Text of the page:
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October 20, 2017

Clinical Scholars Program Celebrates New Graduates
By Michelle Romanick

Six graduating Clinical Scholars received Masters’ of Clinical and Translational Science degrees at a dinner celebrating them and their mentors on June 8, 2017.
Dr. Kemal Akat studied RNA molecular mechanisms in the cardiovascular system in Dr. Thomas Tuschl’s Laboratory of RNA Molecular Biology.  His research included aortic valvular disease, as well as circulating RNA molecules using next-generation sequencing with the goal of improving the diagnosis of patients with heart disease and other disorders.  Dr. Akat is a resident in Internal Medicine at New York Presbyterian/Weill Cornell Medicine and will continue his research as a Visiting Fellow in the Tuschl Lab.
Dr. Julien Hsieh‘s research focused on improving smell testing in healthcare and the development of an ontology-based smell and taste phenotyping system     in Dr. Leslie Vosshall’s Laboratory of Neurogenetics and Behavior. Dr. Hsieh’s research focuses on improving smell testing in healthcare and the development of an ontology-based smell and taste phenotyping system. His research may benefit the 19.4 million U.S. citizen that experience smell and/or taste abnormalities. Dr. Hsieh has resumed his ENT residency at the Geneva University Hospital in Switzerland in the Department of Ear Nose and Throat-Head and Neck Surgery.    He is continuing his research on clinical olfaction at the Geneva University Hospital.  
Dr. Gadi Lalazar’s research focuses on liver carcinogenesis and specifically on a rare liver cancer called Fibrolamellar Hepatocellular Carcinoma in Dr. Sanford Simon’s Laboratory of Cellular Biophysics. There is currently no approved therapy for this cancer and the overall survival is poor. Dr. Lalazar is using patient derived xenografts to understand the oncogenic dependence of this cancer and as a tool for pre-clinical drug development. Dr. Lalazar will continue his research in Dr. Simon’s laboratory.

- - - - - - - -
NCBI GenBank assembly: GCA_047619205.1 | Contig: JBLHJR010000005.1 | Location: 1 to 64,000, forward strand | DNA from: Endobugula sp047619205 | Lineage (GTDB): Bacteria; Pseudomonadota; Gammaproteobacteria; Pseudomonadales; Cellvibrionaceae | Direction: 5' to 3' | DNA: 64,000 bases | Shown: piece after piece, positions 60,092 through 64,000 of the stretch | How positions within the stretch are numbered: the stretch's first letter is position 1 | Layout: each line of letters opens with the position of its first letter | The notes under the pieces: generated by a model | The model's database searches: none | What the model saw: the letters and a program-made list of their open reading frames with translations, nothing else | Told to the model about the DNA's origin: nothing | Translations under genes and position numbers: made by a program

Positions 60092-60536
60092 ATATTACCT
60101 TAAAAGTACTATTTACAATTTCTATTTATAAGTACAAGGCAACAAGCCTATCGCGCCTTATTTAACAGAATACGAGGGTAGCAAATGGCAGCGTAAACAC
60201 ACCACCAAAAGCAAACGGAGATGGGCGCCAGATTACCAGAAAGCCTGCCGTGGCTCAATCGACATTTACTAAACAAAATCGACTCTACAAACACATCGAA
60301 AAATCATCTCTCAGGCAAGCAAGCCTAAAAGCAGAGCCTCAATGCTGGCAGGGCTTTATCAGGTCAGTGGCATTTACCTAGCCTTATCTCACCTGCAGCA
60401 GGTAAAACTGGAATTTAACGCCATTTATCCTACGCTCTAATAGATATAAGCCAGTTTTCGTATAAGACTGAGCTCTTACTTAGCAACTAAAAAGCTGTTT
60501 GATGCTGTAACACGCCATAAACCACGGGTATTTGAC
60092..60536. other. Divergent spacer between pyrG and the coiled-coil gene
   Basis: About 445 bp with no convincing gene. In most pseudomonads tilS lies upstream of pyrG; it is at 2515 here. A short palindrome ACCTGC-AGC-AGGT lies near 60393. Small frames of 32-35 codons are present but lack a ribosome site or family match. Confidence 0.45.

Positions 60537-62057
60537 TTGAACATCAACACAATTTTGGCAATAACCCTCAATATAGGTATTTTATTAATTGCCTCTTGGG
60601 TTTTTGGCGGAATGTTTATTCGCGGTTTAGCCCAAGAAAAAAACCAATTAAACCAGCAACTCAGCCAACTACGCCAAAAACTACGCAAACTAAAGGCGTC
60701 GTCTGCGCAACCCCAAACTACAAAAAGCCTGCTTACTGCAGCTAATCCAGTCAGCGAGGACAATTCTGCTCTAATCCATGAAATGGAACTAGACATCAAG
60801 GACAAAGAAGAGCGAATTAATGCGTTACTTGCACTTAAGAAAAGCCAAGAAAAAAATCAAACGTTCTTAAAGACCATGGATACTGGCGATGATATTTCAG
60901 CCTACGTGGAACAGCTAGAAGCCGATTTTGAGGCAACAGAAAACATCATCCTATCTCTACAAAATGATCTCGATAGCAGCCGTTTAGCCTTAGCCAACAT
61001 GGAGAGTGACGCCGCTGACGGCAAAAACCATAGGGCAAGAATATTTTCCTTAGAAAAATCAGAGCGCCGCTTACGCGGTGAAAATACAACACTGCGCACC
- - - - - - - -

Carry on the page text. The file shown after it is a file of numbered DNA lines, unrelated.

Dr. Shinji Noda studied Asian atopic dermatitis phenotype with combined features of atopic dermatitis and psoriasis with increased Th17 polarization in Dr. James Krueger’s Laboratory of Investigative Dermatology.  Dr. Noda found that Asian patients with atopic dermatitis have a distinct skin phenotype characterized by epidermal hyperplasia and Th17 activation. The precise stratification of disease phenotypes will contribute to building strategies for a future personalized approach with targeted therapies. Dr. Noda is Assistant Professor in the Department of Dermatology at the University of Tokyo.
Dr. Christina Pressl’s research focuses on face perception deficits in pharmaco-resistant temporal lobe epilepsy in Dr. Winrich Freiwald’s Laboratory of Neural Systems.  Dr. Pressl’s research investigates the functions and malfunctions of face perception and face memory to gain a deeper understanding on how the brain memorizes, recognizes, and perceives socially important cues.  Her aim is to understand how malfunctions of neural networks can lead to behavioral changes, how these can results in conditions like face blindness (prosopagnosia), and lead to psychological or social disabilities. Her research combines advanced neuroimaging with behavioral and genetic measures. Dr. Pressl is now in the Rockefeller University PhD graduate program and will continue her research in to collaborate with the Epilepsy Center at NYU Langone Medical Center.
Dr. Lotta von Boehmer’s research focused on induced host immune response to HIV-1 after antibody therapy in Dr. Michel Nussenzweig’s Laboratory of Molecular Immunology.  Dr. Von Boehmer systematically induced broadly neutralizing antibodies to HIV-1 in mice, a daunting task given the complicated features of HIV-1 immunity. She also identified a broadly neutralizing antibody that may help define strategies for developing a vaccine for HIV-1. Dr. von Boehmer was awarded a K99 (Pathway to Independence Award) grant from NIH and is a Senior Academic Researcher in the Mark M. Davis Laboratory at Stanford University, California.